Tennessee Small Businesses Now Eligible for SBA Economic Injury Disaster Loans for COVID-19 Economic Disruptions
Small Business Administration economic injury disaster loans are now available in Tennessee. The SBA today accepted Gov. Bill Lee’s certification that Tennessee small businesses are facing substantial economic harm from the COVID-19 pandemic. With this certification, Tennessee small businesses that are directly or indirectly affected by the COVID-19 pandemic are eligible to apply for SBA economic injury disaster loans of up to $2,000,000 at an interest rate of 3.75%. Loans are also available to many nonprofit organizations at an interest rate of 2.75%. Loans can have terms of up to 30 years.
Here are answers to important questions about SBA economic injury disaster loans:
Q: How can the loan funds be used?
A: The SBA loans are working capital loans that can be used to pay fixed debts, payroll, accounts payable, and other bills. The loans are not intended to replace lost sales or profits or for expansion.
Q: Are there collateral requirements?
A: Economic injury disaster loans over $25,000 require collateral. SBA prefers real estate as collateral, but states that it will not decline a loan for lack of collateral so long as borrowers pledge what is available.
Q: What kind of businesses can apply?
A: Small businesses that have suffered economic injury caused by the COVID-19 pandemic.
Q: What is a small business?
A: The SBA small business size standards vary for different kinds of businesses. Businesses are classified by North American Industry Classification System (NAICS) code. You can check whether your business is a small business by using the SBA Size Standards Tool available at https://www.sba.gov/size-standards/.
Q: Are there any businesses that are not eligible?
A: Yes. These include agricultural enterprises, religious organizations, and certain other organizations such as government-owned nonprofit entities.
Q: Does the business have to be physically located in Tennessee?
A: The business has to be located in a state where a COVID-19 economic injury disaster has been declared. In addition to Tennessee, both Georgia and North Carolina are eligible areas as of Friday, March 20. Counties in Alabama adjacent to Tennessee and Georgia are also currently eligible.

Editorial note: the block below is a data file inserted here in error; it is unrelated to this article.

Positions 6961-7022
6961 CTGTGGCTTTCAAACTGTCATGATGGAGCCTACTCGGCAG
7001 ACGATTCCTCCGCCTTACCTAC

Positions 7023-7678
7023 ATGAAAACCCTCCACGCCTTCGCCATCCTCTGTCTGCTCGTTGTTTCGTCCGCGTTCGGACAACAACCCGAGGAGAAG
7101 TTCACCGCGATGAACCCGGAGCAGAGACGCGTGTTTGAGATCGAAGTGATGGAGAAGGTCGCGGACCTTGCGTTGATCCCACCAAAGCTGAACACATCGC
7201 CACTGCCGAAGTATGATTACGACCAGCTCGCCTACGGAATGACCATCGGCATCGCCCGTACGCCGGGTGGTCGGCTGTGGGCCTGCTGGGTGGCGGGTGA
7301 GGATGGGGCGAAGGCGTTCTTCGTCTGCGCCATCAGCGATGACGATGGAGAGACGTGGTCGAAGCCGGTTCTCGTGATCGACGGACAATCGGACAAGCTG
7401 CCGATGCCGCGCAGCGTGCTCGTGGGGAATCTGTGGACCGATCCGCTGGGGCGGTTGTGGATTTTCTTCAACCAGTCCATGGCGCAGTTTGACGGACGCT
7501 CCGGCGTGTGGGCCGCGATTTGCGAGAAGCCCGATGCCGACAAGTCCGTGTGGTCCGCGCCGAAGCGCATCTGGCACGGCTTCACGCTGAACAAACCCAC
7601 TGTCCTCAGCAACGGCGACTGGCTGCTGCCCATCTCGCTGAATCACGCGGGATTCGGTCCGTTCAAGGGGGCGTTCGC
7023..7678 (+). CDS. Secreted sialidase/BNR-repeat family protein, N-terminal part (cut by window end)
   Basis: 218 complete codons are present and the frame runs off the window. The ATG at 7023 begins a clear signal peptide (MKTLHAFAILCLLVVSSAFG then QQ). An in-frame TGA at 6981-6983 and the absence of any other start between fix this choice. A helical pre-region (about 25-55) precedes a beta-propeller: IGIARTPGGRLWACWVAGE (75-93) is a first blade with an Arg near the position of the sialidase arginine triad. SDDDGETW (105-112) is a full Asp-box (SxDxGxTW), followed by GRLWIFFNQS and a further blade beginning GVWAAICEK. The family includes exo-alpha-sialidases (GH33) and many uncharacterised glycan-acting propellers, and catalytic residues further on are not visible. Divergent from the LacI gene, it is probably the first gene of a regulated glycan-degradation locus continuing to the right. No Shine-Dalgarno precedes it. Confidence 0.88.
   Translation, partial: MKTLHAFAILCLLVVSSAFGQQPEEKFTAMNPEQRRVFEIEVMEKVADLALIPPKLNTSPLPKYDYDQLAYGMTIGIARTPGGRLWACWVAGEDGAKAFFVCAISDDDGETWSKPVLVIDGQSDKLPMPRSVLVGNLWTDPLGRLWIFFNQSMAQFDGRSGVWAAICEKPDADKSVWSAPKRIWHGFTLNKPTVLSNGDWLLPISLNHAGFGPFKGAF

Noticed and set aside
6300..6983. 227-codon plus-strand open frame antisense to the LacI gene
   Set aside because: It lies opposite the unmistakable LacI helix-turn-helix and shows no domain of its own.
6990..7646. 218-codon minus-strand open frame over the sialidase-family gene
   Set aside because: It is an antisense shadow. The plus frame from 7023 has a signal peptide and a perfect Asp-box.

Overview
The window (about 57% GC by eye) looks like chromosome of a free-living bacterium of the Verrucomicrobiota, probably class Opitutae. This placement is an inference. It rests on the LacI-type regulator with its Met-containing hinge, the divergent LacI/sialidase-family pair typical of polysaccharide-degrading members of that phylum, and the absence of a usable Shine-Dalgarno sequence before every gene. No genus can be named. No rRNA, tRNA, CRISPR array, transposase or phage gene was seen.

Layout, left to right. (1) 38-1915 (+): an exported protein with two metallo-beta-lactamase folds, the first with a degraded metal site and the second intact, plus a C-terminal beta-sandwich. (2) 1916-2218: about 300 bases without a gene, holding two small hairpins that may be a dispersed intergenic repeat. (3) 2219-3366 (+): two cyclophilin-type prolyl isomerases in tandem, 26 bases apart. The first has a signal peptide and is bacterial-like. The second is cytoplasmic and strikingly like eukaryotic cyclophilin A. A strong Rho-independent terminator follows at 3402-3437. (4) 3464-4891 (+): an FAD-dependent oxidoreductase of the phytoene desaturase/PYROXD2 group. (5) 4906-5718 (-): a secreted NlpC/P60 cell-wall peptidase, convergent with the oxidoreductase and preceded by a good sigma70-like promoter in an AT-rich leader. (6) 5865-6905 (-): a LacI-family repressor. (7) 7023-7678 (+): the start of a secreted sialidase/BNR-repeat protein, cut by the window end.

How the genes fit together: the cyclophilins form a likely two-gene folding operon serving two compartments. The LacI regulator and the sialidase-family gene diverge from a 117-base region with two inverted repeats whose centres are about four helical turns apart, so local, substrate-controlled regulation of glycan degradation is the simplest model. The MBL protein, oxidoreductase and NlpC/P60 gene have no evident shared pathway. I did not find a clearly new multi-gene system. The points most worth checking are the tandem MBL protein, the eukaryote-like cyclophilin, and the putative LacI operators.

Q: How does the business apply for a loan?
A: The SBS strongly encourages businesses to apply online at https://disasterloan.sba.gov/ela although a paper application can be submitted.
Q: Where can I get paper applications?
Q: What do applicants have to submit to the SBA?
A: Information required includes:
- Completed SBA loan application (SBA Form 5 or 5C)
- Tax information authorization (IRS Form 4560T) for the applicant, principals, and affiliates
- Complete copies of the most recent federal income tax return
- Schedule of liabilities (SBA Form 2202)
- Personal financial statement (SBA Form 413)
Q: What other information may be requested?
A: The SBA may also request:
- Federal income tax returns for principals, general partners, managing member, or affiliates of the applicant business
- If the return for the most recent year has not been filed, a year-end profit and loss statement and balance sheet for that year
- Current year to date profit and loss statement
- Monthly sales figures (SBA Form 1368)
Q: When should applications be submitted?
A: Applications should be submitted as soon as possible, due to anticipated high volume. Be sure that all filing requirements are completed to avoid delays and rejected filings.
Chambliss attorneys are ready to help area businesses affected by the COVID-19 pandemic. Please contact Rick Hitchcock, Willa Kalaidjian, Jeffrey Maddux, Jason Mirmelstein, or or your relationship attorney if you have questions or need additional information.
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The material in this publication was created as of the date set forth above and is based on laws, court decisions, administrative rulings, and congressional materials that existed at that time, and should not be construed as legal advice or legal opinions on specific facts. In some cases, the underlying legal information is changing quickly in light of the COVID-19 pandemic. The information in this publication is not intended to create, and the transmission and receipt of it does not constitute, a lawyer-client relationship. Please contact your legal counsel for advice regarding specific situations.